If graffiti made its way into the gallery world in the 1970s due to the liberal mores of the time, in the 1980s it was propelled forward by money. In the early 1980s banks were convinced to give loans based on the value of a person’s art collection. If a borrower owned a $10-million Picasso, the lender would approve a loan for $5 million with 2 percent interest. Japanese investors went all in, and records were broken each year at art auctions. Art became the place to invest money; everyone invoked the names of Keith Haring and Basquiat, whining sentiments like: “If I had just bought them a little earlier.” If someone was building an art portfolio, including graffiti writers made perfect sense.
While the art form continued to gain attention in New York, opportunities in Europe emerged. In June 1982, Lee Quiñones, Keith Haring, and Jean-Michel Basquiat took part in Documenta 7 in Kassel, Germany. In early 1983, Yaki Kornblit’s gallery in Amsterdam held solo exhibitions for BLADE, DONDI, RAMMELLZEE, FUTURA, QUIK, and others, and later that year, the first museum exhibition of graffiti-based art took place in October, at Museum Boijmans Van Beuningen in Rotterdam. This landmark exhibition featured a who’s who of American writers and duly announced the movement to the European institutional art world. Arte di Fronteira, another seminal exhibition, followed in March 1984, opening at the Galleria d’Arte Moderna in Bologna. It is worth noting that at this same time the graffiti writing in Europe took deep root across the continent and beyond, and artists like BANDO, SHOE, DELTA, and MODE 2 were creating both in the streets and studio.
Then came Post-Graffiti at the Sidney Janis Gallery, on West 57th Street in New York. It was at this moment that Janis coined the word (and exhibition title) that has since been used to describe this artistic genre, particularly in critical and academic circles. The invitation/catalog for “post graffiti” visually set the tone for the exhibition, using a drawing by CRASH that deftly combined an easily legible hand-style with camouflaged wild-style lettering on the cover, yet there was no essay or manifesto defining the movement.
Writing for The New Yorker, Calvin Tomkins noted, “The current season may be remembered as the one in which graffiti ascended from the subculture into art—or into the art market, at any rate. The actual moment of passage can be marked on the calendar: December 1, 1983. When Sidney Janis, the certifier of blue-chip art reputations such as Mondrian and Marisol, bestowed his formal blessing on DAZE, CRASH, FUTURA, TOXIC, A-ONE, LADY PINK, Lee Quiñones, and several other ex-graffiti writers, it was clear to everyone that graffiti art (as distinct from graffiti writing) was this year’s novelty hit.” Grace Gluck of the New York Times was not as encouraging in her assessment, saying, “Their compositions tend to tacky disarray …” and “By and large, their products are as much an eyesore on canvas as they are on trains.”
By 1984 there was a genre with a name and a reason to be optimistic. Former graffiti writers with larger artistic ambitions were getting opportunities, not just in New York galleries, but across the country and particularly in Europe. Yet, “post graffiti” was still a nebulous term that brought together letter-based writers, figurative painters, and abstract artists. But the road for this art form is long and winding. On October 17, 1987, the Dow Jones Industrial Average dropped more than 22 percent. Known as “Black Monday,” the stock market crash had an immediate effect on the art market and devastated the emerging and still speculative market of post-graffiti art. Within a span of six months, the Lower East Side galleries that had helped pave the way for graffiti art shut their doors.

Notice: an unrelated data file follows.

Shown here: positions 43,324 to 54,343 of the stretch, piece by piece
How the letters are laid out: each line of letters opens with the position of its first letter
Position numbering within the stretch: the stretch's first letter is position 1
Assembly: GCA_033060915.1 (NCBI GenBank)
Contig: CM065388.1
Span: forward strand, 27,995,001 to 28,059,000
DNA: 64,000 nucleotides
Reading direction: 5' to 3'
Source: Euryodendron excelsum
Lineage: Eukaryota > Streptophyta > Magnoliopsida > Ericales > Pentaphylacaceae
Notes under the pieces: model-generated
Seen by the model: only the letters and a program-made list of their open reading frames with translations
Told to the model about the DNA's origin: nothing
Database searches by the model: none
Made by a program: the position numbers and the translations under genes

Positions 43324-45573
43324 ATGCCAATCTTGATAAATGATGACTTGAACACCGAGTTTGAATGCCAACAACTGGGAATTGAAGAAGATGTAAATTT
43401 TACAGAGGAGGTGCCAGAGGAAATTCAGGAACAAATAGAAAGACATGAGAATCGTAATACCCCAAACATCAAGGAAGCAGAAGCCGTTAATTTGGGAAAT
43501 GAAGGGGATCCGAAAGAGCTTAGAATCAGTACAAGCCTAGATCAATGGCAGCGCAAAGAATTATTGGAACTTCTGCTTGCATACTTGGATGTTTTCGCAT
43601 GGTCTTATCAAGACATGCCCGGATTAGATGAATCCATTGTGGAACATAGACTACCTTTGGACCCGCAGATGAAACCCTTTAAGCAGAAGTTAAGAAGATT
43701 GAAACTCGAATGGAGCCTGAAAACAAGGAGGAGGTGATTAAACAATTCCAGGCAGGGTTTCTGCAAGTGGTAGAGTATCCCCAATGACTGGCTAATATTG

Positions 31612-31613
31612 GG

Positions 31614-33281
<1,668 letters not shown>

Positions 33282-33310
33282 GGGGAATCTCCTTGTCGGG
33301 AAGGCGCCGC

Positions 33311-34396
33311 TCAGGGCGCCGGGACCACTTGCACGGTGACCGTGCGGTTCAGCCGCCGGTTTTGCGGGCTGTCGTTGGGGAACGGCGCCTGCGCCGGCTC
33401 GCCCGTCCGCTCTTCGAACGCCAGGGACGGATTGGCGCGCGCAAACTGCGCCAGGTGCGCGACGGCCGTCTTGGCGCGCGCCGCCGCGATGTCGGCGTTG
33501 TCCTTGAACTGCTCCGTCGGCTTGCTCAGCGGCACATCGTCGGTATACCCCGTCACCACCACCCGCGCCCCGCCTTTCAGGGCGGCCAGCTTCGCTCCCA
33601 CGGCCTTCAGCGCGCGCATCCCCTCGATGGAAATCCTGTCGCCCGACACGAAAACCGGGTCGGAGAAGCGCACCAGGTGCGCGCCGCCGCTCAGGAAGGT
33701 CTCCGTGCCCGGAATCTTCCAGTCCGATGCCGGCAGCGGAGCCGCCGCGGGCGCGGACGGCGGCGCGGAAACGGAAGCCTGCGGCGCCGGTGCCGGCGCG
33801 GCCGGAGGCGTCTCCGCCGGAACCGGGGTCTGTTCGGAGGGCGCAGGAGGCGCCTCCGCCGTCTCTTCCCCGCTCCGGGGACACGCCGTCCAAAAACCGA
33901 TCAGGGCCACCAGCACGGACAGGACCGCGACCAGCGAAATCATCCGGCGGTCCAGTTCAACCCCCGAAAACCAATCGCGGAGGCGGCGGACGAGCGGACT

Felipe Pantone, CHROMADYNAMICA MANIPUTABLE 34, UV paint, UHS laquer, aluminum, lineal bearings, rubber, 47.25 x 39.25 x 4.75 in, 2022.
Opportunities evaporated. Promising young artists took jobs as copy shop assistants, bike messengers, or tow-truck drivers to make ends meet. Still the impact was made—the art already inspired a worldwide phenomenon, not just on the streets but also in the studio. In Europe, interest and exhibitions for an international slate of artists continued throughout the 1990s, perhaps most notably, the exhibitions Graffiti Art: Artistes Américains et Français, 1981–1991 at the Musée National des Monuments Français (Paris) and Coming from the Subway (1992) at the Groninger Museum (Groningen, Netherlands).
What could be described as a third wave of interest in post-graffiti artwork came in the first decade of the 21st century. In America, interest began to percolate with events like Street Market at Deitch Projects (New York) in October 2000, which featured Barry McGee, Todd James, and Stephen Powers. Around that same time, a street art that promoted iconography and muralism over traditional emphasis on letterforms rose to prominence. This direction is exemplified in the Tate Modern’s 2008 exhibition Street Art, which featured six international artists (BLU, FAILE, OS GEMEOS, NUNCA, JR, and SIXEART).
And there was SWOON, floating her own raft into the Venice Biennale in 2009, a completely original presentation that placed the potential of street art into the vantage point of the most contemporary and hallowed grounds of art. This didn’t look like graffiti or street art, and although SWOON’s wheat pastes around Brooklyn in the early 2000s were part of a larger movement that evolved the genre alongside the likes of FAILE and BAST, SWOON was looking at the language of the street to challenge how the art world could approach a more DIY mentality. This was akin to the groundwork laid out by other graffiti and street art revolutionaries working in San Francisco in the 1990s, where Barry McGee, Margaret Kilgallen, Alicia McCarthy, and the other Mission School artists were looking at literature, American folktales, and American music as inspiration to create work in the dynamics of the street. This was a new angle of this Post Graffiti movement: bohemian culture brought to vandal culture. There were other, subsequent exhibitions that have often brought these analogous forms together, such as Alan KET’s curated Born in the Streets at Fundación Cartier (Paris) in 2009 and Art in the Streets at the Museum of Contemporary Art, Los Angeles in 2011.